Step 19: Upgrade the Main Game Class

The cool new upgrades we implemented above to our game also require some small changes to the main game document class. Open your existing Game.as and make a few changes as follows.

(As before, to avoid confusion, the entire class is presented here. All the inits remain the same as last week, except for a couple lines of code where we add some new properties for keeping track of the current timestamp and how many milliseconds have elapsed since the previous frame. We also send a reference to the sound system to our entity manager so that it has access to our new explosion sound effects.)

Step 20: FPS Independence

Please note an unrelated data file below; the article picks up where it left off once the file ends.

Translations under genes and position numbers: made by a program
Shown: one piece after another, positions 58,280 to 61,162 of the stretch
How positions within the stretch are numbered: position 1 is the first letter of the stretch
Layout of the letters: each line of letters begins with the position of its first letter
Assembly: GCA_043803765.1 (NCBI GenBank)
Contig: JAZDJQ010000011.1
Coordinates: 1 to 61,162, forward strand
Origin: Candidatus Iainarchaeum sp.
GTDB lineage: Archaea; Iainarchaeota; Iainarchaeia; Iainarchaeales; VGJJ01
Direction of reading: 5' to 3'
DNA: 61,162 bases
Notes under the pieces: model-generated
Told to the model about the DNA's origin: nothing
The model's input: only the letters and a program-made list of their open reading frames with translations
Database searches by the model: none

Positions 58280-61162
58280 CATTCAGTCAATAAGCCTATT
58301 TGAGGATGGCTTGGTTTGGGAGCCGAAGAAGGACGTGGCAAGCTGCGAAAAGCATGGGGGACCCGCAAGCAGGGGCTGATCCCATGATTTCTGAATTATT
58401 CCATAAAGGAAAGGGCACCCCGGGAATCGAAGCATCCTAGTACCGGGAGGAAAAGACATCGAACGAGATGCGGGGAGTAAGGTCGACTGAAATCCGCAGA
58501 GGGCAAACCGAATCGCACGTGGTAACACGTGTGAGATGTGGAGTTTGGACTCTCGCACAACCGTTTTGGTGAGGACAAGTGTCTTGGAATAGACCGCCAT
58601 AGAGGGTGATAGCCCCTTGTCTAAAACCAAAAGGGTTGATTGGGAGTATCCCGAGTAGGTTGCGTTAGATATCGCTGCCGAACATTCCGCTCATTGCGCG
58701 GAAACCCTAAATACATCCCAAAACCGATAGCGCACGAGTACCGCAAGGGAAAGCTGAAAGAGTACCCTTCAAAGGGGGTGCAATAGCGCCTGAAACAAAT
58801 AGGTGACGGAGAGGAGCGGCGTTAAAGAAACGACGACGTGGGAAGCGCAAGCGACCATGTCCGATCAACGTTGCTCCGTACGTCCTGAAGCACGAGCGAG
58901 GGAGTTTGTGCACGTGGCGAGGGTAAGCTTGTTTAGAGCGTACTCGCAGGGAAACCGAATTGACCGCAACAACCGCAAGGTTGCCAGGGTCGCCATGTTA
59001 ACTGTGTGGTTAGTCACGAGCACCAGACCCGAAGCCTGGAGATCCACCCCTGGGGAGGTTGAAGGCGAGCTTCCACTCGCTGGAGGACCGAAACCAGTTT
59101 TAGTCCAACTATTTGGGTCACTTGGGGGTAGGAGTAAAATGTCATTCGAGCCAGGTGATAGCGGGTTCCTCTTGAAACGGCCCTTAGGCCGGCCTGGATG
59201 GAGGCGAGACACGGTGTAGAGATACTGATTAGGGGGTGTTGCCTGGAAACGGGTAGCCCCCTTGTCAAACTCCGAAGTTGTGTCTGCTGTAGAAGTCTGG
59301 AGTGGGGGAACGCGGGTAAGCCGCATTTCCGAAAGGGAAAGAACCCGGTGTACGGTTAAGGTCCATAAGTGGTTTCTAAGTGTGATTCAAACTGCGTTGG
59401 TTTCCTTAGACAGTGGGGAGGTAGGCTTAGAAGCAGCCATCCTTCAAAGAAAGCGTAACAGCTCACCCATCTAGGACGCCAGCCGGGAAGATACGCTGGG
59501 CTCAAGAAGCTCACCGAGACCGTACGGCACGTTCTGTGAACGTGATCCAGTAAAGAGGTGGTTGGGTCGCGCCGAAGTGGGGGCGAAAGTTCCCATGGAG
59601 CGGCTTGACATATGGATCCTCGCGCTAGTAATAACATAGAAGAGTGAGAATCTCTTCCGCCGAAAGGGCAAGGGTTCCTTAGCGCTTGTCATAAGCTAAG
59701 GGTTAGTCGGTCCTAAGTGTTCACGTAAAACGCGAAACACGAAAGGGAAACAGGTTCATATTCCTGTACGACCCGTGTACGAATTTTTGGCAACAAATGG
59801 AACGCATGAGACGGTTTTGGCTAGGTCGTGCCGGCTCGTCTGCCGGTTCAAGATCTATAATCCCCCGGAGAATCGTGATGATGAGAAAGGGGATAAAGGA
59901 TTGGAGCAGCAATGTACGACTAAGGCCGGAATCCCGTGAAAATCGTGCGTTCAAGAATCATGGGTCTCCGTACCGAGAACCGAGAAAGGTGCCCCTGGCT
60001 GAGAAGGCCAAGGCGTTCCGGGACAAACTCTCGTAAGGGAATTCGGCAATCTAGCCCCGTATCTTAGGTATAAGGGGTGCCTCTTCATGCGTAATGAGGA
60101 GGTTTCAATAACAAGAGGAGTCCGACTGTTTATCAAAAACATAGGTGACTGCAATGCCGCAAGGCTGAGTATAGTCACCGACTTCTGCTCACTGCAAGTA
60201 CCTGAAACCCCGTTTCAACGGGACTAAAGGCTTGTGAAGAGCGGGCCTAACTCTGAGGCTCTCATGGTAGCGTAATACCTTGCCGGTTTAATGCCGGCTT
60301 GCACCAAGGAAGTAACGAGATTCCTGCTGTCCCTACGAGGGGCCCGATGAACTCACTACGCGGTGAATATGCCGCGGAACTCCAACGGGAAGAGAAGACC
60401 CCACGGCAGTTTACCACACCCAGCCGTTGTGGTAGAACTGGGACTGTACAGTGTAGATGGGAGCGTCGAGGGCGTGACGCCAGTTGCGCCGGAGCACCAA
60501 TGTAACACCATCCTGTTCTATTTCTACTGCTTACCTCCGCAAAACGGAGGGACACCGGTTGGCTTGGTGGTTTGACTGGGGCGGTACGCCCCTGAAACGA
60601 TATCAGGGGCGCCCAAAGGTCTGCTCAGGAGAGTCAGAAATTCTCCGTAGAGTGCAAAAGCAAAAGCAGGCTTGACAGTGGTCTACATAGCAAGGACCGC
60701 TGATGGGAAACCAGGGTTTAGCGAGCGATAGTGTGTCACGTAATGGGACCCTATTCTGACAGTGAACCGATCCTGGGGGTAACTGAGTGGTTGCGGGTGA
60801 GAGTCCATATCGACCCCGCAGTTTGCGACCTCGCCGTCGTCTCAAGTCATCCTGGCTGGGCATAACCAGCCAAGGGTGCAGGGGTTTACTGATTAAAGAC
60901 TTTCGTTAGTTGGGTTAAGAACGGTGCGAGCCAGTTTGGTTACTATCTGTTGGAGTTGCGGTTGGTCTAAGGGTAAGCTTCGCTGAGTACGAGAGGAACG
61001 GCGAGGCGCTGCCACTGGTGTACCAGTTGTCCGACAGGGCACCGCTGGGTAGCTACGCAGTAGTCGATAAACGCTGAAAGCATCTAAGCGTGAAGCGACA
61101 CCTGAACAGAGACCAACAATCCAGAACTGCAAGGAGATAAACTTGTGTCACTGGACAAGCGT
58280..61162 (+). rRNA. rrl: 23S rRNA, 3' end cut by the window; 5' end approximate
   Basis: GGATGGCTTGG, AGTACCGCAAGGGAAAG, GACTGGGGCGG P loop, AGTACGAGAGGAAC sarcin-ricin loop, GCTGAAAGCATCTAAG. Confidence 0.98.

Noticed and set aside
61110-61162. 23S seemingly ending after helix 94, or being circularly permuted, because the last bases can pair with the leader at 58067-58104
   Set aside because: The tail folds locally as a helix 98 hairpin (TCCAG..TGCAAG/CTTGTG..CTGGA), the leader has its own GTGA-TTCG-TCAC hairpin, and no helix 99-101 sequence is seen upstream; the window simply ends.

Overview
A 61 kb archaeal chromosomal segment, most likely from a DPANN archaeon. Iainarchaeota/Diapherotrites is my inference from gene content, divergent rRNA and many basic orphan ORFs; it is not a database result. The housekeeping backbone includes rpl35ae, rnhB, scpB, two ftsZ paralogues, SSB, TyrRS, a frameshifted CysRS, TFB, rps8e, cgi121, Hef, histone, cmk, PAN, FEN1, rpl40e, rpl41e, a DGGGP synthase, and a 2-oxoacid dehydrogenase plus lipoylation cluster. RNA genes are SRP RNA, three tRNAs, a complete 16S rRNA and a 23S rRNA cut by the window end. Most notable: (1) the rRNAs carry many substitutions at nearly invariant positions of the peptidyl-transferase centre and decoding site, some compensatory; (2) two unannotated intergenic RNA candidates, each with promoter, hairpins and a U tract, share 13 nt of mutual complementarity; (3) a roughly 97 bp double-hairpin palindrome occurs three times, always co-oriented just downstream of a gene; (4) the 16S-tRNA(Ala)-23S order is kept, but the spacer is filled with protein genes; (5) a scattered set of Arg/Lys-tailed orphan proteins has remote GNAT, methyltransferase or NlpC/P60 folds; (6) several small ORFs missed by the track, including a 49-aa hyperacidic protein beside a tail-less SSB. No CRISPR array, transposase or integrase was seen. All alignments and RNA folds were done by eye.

Instead of moving a set amount each frame no matter what the framerate, we are now keeping track of elapsed time and multiplaying the player's speed by however much time elapsed since th previous frame.

We are also going to spawn a new particle every frame just behind the player's ship, as a sort of "vapor trail" effect.

Finally, in our input routines, we will keep track of the last time a bullet was fired and wait a short amount of time in between shots rather than allowing a new bullet to be spawned every single frame.

Therefore, we need to make a few very minor upgrades to our existing player logic routines. Continue editing Main.as as follows:

Step 21: Upgrade the Render Loop

The final set of upgrades we need to make to our game is to the "render loop" which is run every single frame in response to an ENTER_FRAME event.

We first measure the amount of time that has elapsed since the previous frame, and store the number of milliseconds by which we will be multiplying all sorts of movement and animation values, both here and in the particle animation, where we slowly fade out or scale up various entities that are part of our explosions over time.